One of the most important things you can do to prepare for getting out and about with baby is not just to get a good quality car seat, but to learn how to use it properly. I always encourage parents (especially dads) to make sure that a car seat is properly installed by 37 weeks (at the latest!) so that it is ready to go when baby arrives. The last thing you want to be dealing with in labor is trying to figure out how to install the darn thing. (And dads, if you are doing this when mom’s in labor, I’m willing to bet you will not hear the end of it for a very. long. time.)
Most parents (70-90%, depending on your source) have installed their children’s car seats incorrectly. You’d think it would be easier, and perhaps it should be, but there are so many types of car seats and models of vehicles and sizes/shapes of children, that the potential combinations are endless. You need to read not only the car seat manual but the owner’s manual for your vehicle to figure out how – and where – to install a car seat safely. Fortunately, there are car seat safety technicians to help. Certified car seat safety technicians go through 40 hours of training before being able to even look at your seat. They know their stuff. And it’s important. (For the record, I am not a car seat safety technician.)
So, let’s get to some basic rules for car seat safety:
The chest clip should be… on the chest. That means right at armpit level. Not on the tummy. Not at the throat. This positioning should be checked each and every time you strap a baby in.
Speaking of straps, the straps should not be twisted. This applies to the straps inside the car safety seat as well as to any seat belt straps or LATCH straps securing the car seat to the vehicle.
The straps should be snug around the baby. The National Highway Traffic Safety Administration states that, “a snug strap should not allow any slack. It lies in a relatively straight line without sagging. It does not press on the child’s flesh or push the child’s body into an un-natural position.” To tell if your child’s harness is tight enough, perform a simple “pinch test”: Secure your child in the car seat and buckle the harness as usual. Using your thumb and pointer finger, try to pinch one of the harness straps at your child’s collarbone level. If you’re able to pinch the strap, the harness is not tight enough. You should not be able to pinch any excess webbing.
Nothing should come between a baby and her car seat. That means no blankets under the baby and no blankets or other items between the baby and the straps. It also means that no bulky coats or other winter wear should be worn in a car seat. Babies can be and have been ejected from vehicles by slipping out of car seats because the straps were not secured firmly around baby’s body but around such bulky items instead.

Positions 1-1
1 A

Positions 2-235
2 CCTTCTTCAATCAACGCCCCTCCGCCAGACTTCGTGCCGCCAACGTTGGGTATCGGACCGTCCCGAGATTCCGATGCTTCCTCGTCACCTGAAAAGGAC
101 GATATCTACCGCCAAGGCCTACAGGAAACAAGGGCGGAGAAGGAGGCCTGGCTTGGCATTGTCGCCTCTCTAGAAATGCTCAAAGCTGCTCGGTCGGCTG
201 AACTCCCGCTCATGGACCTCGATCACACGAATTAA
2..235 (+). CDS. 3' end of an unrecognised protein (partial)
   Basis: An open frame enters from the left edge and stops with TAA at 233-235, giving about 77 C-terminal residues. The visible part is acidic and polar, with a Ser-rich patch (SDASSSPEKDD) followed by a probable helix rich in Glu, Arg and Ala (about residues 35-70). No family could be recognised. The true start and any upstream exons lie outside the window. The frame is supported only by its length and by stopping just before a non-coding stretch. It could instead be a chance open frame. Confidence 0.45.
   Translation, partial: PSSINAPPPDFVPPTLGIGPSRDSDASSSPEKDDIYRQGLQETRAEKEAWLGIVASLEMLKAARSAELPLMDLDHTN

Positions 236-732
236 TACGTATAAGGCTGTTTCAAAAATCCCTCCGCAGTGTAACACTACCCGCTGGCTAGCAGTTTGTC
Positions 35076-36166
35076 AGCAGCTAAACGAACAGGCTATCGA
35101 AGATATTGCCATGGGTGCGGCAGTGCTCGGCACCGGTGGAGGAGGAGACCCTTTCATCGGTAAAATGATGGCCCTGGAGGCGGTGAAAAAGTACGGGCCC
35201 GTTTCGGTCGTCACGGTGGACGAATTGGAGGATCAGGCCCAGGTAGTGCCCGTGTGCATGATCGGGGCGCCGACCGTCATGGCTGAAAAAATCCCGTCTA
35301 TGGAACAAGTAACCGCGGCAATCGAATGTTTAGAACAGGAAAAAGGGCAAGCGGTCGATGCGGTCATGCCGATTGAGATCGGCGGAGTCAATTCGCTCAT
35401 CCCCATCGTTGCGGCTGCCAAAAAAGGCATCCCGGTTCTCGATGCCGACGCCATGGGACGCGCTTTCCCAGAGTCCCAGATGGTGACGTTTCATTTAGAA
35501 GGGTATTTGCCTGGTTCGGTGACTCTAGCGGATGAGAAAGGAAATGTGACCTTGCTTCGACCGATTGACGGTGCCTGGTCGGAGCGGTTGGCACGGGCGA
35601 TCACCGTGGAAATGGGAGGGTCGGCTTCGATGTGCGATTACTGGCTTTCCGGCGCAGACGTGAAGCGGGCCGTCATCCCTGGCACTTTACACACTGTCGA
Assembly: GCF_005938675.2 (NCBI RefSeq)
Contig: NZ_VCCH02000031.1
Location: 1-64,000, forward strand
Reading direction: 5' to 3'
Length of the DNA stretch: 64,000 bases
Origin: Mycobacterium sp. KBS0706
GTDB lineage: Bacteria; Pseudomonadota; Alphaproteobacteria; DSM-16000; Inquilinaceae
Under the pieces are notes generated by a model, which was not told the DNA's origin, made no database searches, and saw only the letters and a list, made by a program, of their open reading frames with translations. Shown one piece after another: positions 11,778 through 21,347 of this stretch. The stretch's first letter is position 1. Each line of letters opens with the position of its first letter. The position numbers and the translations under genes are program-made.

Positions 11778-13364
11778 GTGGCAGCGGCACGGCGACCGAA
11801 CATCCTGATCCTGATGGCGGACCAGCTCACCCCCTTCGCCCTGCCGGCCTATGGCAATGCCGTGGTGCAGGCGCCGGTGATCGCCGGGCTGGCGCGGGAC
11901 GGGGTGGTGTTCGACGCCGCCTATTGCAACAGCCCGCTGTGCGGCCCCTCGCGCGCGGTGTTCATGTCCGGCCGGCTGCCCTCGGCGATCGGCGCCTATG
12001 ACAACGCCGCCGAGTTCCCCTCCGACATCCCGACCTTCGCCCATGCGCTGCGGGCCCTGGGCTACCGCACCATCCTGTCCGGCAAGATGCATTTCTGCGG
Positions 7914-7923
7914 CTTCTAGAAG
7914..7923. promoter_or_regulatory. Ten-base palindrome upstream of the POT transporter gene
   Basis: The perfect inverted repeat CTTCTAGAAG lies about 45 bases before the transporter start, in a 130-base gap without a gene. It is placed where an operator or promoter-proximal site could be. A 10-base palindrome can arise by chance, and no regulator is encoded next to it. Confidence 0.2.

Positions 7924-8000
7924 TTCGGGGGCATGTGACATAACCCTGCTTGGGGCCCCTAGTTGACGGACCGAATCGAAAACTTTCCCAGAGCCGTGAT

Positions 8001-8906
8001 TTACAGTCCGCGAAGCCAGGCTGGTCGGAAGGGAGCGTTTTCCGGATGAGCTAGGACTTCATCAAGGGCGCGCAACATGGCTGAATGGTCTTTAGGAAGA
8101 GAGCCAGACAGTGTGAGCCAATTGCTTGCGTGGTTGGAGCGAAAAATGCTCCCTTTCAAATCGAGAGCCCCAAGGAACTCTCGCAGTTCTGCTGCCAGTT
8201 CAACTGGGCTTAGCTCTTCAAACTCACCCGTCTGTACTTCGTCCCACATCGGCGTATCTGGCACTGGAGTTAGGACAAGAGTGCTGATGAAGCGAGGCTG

The seat should be at about a 45-degree angle. Many car seats will have an indicator on the side so you can see when you are in the green safe zone. You may need to use a rolled-up towel or cut-up pool noodle under the car seat to achieve proper installation and positioning. This is especially critical for infants who are still unable to exercise full neck control. If a baby’s head flops forward and he’s unable to lift his head up again, this could constrict the airway and cause major difficulties, even death.
Harness straps should be positioned at or below baby’s shoulders. It matters which harness slot the strap comes through before it goes over baby, and this will need to be changed as he grows. Note: this applies to rear-facing children (from birth up to at least one year and preferably at least two years of age). Forward-facing children should have the straps come through the harness slots just above their shoulders.
According to the National Highway Traffic Safety Administration, the vast majority of parents and caregivers do at least one of these things improperly. Car seats and chest clips are constantly being moved around by driving, children’s movements, so check them regularly.
Avoid the 5 most significant car seat mistakes parents make:
- Loose harness straps
- Wrong harness slot used
- Improper harness retainer/chest clip position
- Loose child restraint system installation
- Improper lap belt placement
One question I often get is:
Further resources for car seat safety include:
- The Right Fit – Car Seat Installation
- Is Your Child In The Right Car Seat?
- Car Seats: Information for Families for 2012
And meanwhile, remember safe seat belt use for pregnant women! PregnantWomenSeatBeltFlyer